Terry didn’t reply, but Plato did.
“All hail Ted!”
“Would you stop that?”
“You think Grumpy Terry is gone? Wait two seconds, he’ll be back.”
“I think I need a good stiff drink,” Terry declared. “Fix Ted so he can tell us what he needs to know from the Benitons. I see us going to the surface and having a pow-wow about the power source and the interdimensional intruders. Have you deciphered the language yet?”
“Ankh has almost completed the translation program. We can update everyone’s chip simultaneously.”
“I love that part—instantaneous language. How many years of language study are no longer necessary? How will they understand us?” Terry asked.
“I believe they are far more advanced than we are, judging by the technology on the station.”
“The station was more vanilla than vanilla. They had their Etheric power supplies and Ankh said that the real station existed in an augmented reality, but we never saw it for ourselves.”
“From what Ankh and Ted were able to access, it seems to me that a sharing relationship with the Benitons could be fruitful for the entire Federation,” Smedley replied.
Terry picked at a fingernail. Char leaned against the wall and watched. Ted was in the Pod-doc, and the AI, Ankh, and Plato were running the system. Terry and Char were both concerned, despite getting the cold-AI-shoulder because everyone was mad at Terry Henry Walton.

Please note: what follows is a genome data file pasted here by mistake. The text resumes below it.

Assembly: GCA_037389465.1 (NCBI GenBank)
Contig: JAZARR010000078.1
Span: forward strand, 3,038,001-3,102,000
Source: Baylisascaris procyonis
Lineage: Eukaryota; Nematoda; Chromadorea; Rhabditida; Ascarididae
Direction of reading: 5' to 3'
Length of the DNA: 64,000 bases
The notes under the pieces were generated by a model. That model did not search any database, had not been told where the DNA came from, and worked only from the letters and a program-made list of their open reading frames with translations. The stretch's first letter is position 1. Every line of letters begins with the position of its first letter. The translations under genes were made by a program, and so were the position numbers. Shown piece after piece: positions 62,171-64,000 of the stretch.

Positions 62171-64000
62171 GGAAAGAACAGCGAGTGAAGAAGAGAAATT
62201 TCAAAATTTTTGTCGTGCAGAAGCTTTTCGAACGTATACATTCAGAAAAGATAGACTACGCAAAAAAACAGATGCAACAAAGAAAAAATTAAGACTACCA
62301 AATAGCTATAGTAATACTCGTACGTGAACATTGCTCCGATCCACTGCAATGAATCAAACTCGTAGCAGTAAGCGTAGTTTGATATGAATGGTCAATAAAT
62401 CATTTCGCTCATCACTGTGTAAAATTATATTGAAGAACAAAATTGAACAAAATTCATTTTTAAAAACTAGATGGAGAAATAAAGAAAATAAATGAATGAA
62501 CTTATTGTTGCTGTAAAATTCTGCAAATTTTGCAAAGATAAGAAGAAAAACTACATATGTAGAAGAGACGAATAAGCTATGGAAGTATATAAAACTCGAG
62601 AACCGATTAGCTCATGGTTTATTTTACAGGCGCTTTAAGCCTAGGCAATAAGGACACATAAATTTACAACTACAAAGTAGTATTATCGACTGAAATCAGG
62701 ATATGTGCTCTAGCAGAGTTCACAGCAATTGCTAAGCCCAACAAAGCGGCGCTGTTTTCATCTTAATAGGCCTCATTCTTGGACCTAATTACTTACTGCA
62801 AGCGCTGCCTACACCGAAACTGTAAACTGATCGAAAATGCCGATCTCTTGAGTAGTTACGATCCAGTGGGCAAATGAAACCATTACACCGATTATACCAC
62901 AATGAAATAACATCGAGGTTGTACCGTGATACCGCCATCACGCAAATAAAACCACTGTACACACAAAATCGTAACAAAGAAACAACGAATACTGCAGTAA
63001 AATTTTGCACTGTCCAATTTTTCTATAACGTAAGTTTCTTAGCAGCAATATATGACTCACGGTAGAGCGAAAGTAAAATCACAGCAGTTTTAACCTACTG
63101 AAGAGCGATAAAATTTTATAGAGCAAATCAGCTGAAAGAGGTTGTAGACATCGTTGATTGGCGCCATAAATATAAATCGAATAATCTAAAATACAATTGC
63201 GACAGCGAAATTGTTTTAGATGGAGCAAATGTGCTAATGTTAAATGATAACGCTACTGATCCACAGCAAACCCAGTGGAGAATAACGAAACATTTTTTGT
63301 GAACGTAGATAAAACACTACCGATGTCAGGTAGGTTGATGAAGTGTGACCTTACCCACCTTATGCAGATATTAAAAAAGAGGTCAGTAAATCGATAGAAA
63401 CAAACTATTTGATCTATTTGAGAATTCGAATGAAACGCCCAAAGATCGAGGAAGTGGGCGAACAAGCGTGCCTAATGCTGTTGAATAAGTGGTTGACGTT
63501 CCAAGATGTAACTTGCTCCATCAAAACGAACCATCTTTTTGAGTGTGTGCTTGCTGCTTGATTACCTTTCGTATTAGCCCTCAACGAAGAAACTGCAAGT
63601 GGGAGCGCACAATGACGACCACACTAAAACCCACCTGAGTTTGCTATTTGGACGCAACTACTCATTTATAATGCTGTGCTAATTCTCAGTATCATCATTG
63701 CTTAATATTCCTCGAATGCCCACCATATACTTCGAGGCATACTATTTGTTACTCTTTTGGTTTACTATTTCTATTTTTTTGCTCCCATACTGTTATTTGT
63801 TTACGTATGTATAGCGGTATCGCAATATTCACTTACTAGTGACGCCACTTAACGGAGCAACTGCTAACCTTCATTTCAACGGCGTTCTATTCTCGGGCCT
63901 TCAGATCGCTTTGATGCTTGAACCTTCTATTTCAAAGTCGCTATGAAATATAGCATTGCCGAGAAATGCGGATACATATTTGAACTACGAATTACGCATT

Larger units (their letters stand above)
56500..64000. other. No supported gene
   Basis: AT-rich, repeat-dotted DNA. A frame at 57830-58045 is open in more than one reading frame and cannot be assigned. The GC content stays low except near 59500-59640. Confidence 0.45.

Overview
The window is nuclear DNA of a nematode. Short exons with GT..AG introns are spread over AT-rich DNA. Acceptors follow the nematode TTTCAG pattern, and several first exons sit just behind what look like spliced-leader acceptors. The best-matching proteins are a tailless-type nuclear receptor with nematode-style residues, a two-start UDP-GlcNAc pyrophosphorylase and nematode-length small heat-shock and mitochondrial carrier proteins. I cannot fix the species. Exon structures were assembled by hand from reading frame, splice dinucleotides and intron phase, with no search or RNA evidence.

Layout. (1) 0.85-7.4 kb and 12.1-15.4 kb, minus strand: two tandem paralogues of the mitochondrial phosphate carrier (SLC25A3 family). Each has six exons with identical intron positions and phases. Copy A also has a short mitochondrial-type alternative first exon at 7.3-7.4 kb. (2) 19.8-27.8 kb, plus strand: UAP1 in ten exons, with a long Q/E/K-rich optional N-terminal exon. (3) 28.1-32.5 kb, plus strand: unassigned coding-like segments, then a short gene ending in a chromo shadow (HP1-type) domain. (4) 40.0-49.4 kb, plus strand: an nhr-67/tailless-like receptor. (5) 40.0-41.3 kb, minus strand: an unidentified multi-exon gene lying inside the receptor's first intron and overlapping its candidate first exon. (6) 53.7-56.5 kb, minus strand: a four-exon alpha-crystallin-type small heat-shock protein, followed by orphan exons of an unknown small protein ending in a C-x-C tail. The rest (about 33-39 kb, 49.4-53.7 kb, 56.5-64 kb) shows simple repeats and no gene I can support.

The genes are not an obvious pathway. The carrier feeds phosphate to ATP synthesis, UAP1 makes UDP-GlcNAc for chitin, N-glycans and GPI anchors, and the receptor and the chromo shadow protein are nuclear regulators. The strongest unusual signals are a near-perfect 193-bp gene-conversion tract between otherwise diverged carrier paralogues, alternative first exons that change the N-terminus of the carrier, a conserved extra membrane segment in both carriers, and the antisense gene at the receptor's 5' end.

“You are absolutely right, General. What is your estimate of their willingness to negotiate if we can clear the hostiles from their planet?”
“I can’t fathom a guess, but from my limited understanding of human nature…” Smedley began. Char smirked as Terry looked at her and rolled his eyes. “The element of quid pro quo is a tried and true negotiating tactic. I believe the saying goes, ‘If you scratch my back, I’ll scratch yours.’”
“Why weren’t they on the station? With millions of people in their cities, why have they not reached out? Micky has been sending greetings since we arrived. They should have picked up one of the many signals that have been transmitted.”